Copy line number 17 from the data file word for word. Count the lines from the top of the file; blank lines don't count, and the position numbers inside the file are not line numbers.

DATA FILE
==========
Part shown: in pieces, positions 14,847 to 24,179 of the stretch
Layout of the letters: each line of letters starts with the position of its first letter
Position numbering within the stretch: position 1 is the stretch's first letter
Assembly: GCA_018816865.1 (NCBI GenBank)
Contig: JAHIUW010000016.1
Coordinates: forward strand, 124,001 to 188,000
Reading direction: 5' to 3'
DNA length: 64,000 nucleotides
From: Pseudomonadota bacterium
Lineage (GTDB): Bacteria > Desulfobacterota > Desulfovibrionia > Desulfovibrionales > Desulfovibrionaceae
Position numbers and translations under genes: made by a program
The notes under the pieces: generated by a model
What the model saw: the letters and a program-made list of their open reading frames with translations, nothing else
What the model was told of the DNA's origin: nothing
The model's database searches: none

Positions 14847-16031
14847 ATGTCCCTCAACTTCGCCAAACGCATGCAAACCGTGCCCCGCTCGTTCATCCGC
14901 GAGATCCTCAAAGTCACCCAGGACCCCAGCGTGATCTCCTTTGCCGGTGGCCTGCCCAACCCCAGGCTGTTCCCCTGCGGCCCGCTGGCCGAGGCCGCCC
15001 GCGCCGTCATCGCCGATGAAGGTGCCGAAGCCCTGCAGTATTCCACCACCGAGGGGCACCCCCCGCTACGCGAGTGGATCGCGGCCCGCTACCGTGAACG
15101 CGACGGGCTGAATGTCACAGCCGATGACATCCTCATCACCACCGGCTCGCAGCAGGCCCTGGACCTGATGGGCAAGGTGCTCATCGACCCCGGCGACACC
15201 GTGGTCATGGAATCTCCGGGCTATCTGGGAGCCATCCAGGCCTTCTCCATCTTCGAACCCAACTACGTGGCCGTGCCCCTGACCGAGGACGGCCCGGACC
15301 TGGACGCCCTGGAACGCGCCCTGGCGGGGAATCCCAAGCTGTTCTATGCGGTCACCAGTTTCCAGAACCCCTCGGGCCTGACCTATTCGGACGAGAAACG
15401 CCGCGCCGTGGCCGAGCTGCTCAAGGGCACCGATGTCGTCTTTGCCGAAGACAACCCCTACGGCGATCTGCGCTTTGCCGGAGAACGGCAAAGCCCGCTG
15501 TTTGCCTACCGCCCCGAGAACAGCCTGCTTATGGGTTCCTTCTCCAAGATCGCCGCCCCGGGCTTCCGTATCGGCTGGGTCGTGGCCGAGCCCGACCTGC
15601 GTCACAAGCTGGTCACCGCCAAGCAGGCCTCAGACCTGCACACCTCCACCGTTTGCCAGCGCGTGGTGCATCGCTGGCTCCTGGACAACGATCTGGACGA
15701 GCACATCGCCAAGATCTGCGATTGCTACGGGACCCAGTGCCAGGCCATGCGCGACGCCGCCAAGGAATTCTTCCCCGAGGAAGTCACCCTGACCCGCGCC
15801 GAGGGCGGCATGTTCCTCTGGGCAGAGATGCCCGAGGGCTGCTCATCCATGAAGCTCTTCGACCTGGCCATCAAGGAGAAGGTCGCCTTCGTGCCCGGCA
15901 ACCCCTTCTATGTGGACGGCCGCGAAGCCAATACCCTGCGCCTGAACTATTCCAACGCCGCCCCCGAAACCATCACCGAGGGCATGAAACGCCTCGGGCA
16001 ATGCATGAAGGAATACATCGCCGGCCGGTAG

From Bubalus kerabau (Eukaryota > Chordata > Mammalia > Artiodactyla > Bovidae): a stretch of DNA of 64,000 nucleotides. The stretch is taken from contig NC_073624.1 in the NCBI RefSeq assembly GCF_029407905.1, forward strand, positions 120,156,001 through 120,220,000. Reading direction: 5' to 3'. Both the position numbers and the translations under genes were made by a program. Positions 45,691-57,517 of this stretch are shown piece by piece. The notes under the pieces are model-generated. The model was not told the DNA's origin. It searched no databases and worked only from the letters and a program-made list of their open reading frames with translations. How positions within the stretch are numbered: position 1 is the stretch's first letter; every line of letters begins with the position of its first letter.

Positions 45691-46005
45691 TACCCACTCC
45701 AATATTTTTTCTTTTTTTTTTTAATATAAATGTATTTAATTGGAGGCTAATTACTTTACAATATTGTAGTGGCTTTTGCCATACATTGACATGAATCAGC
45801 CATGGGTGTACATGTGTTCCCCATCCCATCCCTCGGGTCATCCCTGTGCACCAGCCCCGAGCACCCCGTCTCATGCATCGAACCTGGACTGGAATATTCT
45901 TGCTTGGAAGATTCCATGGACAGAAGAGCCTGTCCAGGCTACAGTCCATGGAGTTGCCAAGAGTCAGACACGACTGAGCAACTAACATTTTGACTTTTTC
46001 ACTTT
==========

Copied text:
14847 ATGTCCCTCAACTTCGCCAAACGCATGCAAACCGTGCCCCGCTCGTTCATCCGC